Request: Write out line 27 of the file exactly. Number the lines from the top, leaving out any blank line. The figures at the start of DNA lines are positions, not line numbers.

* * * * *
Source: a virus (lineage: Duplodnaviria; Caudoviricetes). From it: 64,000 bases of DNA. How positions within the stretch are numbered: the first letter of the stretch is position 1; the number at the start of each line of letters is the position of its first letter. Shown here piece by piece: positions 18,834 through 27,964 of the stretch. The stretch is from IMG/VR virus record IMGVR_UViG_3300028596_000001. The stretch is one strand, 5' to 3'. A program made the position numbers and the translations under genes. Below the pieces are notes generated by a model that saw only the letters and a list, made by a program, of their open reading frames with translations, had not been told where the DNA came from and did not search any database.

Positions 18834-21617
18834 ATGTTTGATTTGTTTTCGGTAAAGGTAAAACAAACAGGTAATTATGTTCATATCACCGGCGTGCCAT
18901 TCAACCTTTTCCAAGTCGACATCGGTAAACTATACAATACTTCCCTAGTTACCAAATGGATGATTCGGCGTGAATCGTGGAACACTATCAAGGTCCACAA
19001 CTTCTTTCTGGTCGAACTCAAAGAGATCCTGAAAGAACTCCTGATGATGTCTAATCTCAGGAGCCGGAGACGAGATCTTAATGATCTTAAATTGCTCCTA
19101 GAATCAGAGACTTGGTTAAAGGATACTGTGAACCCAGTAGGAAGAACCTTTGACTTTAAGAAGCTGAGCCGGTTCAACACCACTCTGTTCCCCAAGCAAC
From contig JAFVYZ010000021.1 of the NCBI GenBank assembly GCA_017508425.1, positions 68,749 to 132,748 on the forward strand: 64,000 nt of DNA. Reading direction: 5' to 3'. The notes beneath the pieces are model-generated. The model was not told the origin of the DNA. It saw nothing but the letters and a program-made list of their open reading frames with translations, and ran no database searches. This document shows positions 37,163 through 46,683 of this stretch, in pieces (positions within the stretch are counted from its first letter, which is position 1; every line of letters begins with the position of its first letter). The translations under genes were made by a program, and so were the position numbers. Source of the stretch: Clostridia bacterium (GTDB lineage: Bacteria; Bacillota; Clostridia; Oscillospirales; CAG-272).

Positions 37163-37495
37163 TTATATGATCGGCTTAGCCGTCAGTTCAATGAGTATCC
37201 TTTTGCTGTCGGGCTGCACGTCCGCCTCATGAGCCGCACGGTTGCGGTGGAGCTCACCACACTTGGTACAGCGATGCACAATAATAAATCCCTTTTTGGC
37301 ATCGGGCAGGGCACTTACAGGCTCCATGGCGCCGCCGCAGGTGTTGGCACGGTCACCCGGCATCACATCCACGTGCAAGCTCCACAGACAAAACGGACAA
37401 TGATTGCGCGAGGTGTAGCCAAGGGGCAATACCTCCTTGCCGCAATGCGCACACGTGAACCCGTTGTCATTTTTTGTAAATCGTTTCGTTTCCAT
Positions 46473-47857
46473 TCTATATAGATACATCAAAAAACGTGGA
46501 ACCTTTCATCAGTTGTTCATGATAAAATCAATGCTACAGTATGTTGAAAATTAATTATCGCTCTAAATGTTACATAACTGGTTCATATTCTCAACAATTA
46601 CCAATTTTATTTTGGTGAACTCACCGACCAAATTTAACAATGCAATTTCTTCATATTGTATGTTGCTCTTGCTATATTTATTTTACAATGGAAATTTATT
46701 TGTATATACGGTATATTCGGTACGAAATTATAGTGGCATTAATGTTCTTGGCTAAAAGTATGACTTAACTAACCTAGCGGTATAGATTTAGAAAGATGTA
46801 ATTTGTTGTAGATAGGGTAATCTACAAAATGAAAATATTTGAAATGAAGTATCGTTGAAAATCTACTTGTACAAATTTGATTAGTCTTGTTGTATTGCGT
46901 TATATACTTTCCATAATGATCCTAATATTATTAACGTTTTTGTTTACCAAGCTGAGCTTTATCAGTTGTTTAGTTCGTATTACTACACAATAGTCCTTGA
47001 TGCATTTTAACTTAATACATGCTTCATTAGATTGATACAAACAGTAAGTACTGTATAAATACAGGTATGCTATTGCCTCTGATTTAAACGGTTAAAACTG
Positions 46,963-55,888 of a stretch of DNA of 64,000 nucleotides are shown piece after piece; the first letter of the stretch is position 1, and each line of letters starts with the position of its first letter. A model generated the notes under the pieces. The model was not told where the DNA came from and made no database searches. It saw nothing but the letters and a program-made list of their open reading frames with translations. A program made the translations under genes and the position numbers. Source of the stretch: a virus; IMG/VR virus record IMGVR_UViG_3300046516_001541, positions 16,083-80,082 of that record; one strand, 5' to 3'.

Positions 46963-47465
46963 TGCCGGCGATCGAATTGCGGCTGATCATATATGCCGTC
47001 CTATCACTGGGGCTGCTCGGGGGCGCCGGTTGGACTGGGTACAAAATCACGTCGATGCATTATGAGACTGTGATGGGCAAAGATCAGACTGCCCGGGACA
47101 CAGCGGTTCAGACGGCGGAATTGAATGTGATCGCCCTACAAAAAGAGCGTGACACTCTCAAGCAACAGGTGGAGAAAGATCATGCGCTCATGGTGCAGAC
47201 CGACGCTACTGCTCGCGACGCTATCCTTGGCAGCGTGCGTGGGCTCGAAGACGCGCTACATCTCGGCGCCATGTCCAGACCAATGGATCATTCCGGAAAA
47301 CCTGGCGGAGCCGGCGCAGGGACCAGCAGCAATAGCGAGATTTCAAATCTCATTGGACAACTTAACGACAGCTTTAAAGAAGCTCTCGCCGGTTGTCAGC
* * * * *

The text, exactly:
47301 CCTGGCGGAGCCGGCGCAGGGACCAGCAGCAATAGCGAGATTTCAAATCTCATTGGACAACTTAACGACAGCTTTAAAGAAGCTCTCGCCGGTTGTCAGC